The “limited circumstances” justifying natural gas financing stem from two interconnected factors: the existence of legacy economic structures and the perceived technological limitations of renewable energy. Together, these factors bolster the natural gas exception, a decision that will impair the rapid deployment of climate solutions that are, in most cases, financially and environmentally superior choices. The end result? Continued lock-in of fossil fuel costs and consumption beyond many countries’ net-zero target deadlines.
A fundamental flaw in the clever wording of the G7 and ADB statements is that they discount Japan’s catalytic role. The ADB and cooperative structures like the G7 are vehicles Japan can use to drive the sustainability revolution. Instead, for now, Japan appears to be protecting industries seeking to delay the transition, rather than leverage their vast capabilities to be a key part of it.
There is reason to be concerned. In the past five years, Japan has been on an Asian fossil fuel funding rampage. JBIC has provided over US$8.2 billion in direct lending to ten projects, escorting US$6.5 billion in Japanese commercial bank loans and US$1.5 billion in equity. This funding created 14.2 gigawatts (GW) of coal- and gas-fired power generation, with all projects featuring Japanese direct investment, equipment supply, or both. While this may be beneficial for those Japanese companies, the plants they helped create in third countries emit CO2 for the next 30-plus years.
Much of Japan’s fossil energy focus is done in the name of “economic development” and “advancing opportunities” for emerging markets. However, the extreme price volatility of the past two years in coal, oil, and LNG markets has shown that dependence on fossil fuel investments is neither cheap, reliable, nor sustainable. Japan knows the ramifications of this fossil-heavy reliance all too well. Thus, saddling developing economies with the same energy infrastructure burdens that industrialized economies struggle to escape is counterproductive.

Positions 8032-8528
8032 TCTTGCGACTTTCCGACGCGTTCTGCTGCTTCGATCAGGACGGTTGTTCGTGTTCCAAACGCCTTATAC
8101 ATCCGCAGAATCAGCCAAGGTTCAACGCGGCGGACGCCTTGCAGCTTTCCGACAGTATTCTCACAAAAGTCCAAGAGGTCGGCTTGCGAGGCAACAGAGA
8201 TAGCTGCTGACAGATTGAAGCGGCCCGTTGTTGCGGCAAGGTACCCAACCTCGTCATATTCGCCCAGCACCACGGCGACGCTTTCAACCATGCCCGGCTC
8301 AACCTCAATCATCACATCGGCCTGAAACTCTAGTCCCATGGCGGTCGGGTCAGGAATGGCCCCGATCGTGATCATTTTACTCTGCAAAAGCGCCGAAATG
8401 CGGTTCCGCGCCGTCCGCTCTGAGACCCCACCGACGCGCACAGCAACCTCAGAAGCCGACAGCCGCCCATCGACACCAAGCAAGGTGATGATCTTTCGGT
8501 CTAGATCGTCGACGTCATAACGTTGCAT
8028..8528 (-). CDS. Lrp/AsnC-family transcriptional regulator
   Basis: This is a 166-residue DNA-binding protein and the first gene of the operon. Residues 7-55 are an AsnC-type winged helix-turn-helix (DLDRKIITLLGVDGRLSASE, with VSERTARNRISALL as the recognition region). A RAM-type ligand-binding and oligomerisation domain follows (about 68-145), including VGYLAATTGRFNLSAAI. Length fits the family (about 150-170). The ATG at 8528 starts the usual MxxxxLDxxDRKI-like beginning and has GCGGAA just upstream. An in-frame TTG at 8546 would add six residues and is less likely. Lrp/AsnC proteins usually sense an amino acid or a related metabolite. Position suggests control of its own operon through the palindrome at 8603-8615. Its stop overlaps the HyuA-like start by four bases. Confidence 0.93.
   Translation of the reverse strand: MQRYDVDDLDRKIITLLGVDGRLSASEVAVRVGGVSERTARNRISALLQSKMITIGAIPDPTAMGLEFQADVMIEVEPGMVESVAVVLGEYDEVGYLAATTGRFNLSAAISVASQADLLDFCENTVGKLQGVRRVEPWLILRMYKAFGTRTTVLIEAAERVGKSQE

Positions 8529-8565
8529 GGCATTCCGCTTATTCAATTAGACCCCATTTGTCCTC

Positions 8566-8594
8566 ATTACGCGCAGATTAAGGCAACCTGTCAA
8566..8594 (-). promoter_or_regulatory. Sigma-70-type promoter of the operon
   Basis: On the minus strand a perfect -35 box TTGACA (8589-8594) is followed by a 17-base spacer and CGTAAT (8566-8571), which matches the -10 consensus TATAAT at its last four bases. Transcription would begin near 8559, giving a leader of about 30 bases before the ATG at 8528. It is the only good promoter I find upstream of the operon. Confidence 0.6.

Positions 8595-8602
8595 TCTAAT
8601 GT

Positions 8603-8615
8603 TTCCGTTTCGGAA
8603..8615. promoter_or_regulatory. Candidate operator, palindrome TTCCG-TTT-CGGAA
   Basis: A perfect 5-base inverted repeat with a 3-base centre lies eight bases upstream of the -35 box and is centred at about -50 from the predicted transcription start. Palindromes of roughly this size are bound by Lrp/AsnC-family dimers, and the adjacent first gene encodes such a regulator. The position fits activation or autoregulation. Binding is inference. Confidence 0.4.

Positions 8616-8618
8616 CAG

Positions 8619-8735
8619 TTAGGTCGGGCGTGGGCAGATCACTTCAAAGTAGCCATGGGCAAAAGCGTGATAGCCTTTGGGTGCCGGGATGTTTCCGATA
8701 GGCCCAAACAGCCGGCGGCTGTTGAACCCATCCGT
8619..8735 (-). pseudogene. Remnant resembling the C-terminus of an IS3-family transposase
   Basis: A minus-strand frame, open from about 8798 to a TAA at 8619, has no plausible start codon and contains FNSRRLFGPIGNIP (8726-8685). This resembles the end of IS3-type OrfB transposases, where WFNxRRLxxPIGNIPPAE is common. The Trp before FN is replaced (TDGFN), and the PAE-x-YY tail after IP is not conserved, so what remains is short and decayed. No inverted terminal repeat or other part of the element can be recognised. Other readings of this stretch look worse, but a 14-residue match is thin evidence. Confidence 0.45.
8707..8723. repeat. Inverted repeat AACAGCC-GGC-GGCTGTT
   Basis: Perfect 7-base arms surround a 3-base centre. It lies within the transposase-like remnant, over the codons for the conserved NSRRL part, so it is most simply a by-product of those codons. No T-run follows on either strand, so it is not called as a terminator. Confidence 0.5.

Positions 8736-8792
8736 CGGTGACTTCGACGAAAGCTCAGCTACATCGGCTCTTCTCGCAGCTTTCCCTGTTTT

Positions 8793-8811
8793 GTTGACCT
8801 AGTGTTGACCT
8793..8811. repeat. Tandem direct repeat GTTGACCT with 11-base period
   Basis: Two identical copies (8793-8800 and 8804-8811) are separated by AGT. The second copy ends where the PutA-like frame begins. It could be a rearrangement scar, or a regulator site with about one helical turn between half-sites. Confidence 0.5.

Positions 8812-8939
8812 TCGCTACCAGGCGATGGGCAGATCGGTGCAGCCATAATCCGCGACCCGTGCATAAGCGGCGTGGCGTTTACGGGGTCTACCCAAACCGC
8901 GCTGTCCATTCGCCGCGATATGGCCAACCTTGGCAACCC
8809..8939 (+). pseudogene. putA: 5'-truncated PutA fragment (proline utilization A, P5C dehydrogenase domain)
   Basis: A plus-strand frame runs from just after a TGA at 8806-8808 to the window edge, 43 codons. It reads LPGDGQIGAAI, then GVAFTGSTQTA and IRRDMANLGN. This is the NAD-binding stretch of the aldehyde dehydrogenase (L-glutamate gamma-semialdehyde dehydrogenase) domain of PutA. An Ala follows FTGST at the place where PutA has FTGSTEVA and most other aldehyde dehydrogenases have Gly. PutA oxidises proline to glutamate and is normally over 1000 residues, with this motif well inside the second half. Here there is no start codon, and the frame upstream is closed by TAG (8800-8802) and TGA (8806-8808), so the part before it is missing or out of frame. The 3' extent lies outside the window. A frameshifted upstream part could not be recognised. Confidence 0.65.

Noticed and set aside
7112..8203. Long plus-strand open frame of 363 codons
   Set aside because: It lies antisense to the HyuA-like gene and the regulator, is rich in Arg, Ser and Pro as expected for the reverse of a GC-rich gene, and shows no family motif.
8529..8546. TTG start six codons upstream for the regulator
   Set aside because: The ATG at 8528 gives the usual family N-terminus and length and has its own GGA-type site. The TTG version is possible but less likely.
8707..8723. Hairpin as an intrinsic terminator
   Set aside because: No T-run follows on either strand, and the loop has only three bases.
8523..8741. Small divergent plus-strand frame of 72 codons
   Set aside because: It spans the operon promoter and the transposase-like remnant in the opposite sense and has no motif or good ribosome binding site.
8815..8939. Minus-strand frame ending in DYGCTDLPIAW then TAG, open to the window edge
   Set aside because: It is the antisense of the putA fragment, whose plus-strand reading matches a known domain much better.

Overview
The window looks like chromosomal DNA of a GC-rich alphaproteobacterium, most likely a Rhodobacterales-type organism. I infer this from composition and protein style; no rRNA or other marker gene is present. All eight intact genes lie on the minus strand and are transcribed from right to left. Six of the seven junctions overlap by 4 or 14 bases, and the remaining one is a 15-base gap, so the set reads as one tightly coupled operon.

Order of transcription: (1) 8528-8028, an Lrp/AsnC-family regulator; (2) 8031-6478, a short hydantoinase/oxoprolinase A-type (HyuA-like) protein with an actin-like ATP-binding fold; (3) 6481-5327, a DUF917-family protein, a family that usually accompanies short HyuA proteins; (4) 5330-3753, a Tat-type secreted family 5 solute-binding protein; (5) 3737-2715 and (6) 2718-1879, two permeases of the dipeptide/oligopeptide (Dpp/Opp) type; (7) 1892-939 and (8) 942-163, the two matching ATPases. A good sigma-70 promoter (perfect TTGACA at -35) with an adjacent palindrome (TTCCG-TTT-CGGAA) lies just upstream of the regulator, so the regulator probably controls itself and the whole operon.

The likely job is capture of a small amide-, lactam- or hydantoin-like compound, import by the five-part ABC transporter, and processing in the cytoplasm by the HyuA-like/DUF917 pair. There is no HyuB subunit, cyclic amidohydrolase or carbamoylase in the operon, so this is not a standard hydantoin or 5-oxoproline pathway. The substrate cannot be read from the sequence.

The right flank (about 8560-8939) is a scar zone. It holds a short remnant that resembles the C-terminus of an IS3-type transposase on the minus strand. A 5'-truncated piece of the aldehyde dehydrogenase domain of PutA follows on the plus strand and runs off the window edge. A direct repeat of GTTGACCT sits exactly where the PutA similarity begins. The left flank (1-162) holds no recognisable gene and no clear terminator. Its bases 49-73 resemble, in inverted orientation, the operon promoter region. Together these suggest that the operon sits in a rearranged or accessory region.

Japan’s lack of an explicit alignment of purpose between domestic and global investment strategies undermines its leadership position. Policies should prioritize and maximize the development of alternative resources, over support for fossil fuels, including natural gas. It should seek to leverage the best technology and most cost-effective aspects of the new energy economy, without forcing countries to traverse expensive, ill-defined ‘transition’ waypoints among different fossil fuels.
To increase the chances of successful implementation of G7 policy and meet climate goals, Japan should focus attention on the following areas:
- Examining both the definitions and outdated underlying assumptions ADB and Japan use to allocate resources biased in favor of natural gas.
- Focusing financial and technical resource awards by ADB on the most catalytic and forward-looking energy projects.
- Assuring true alignment with the Paris Agreement’s fundamental outcome goals when determining program direction and financial offerings from JICA and JBIC.
Japan’s G7 announcement clearly supports meaningful and effective solutions to climate change. However, its institutional contradictions and challenges will need to be purposefully addressed if Japan is going realize the sustainability leadership role within its reach.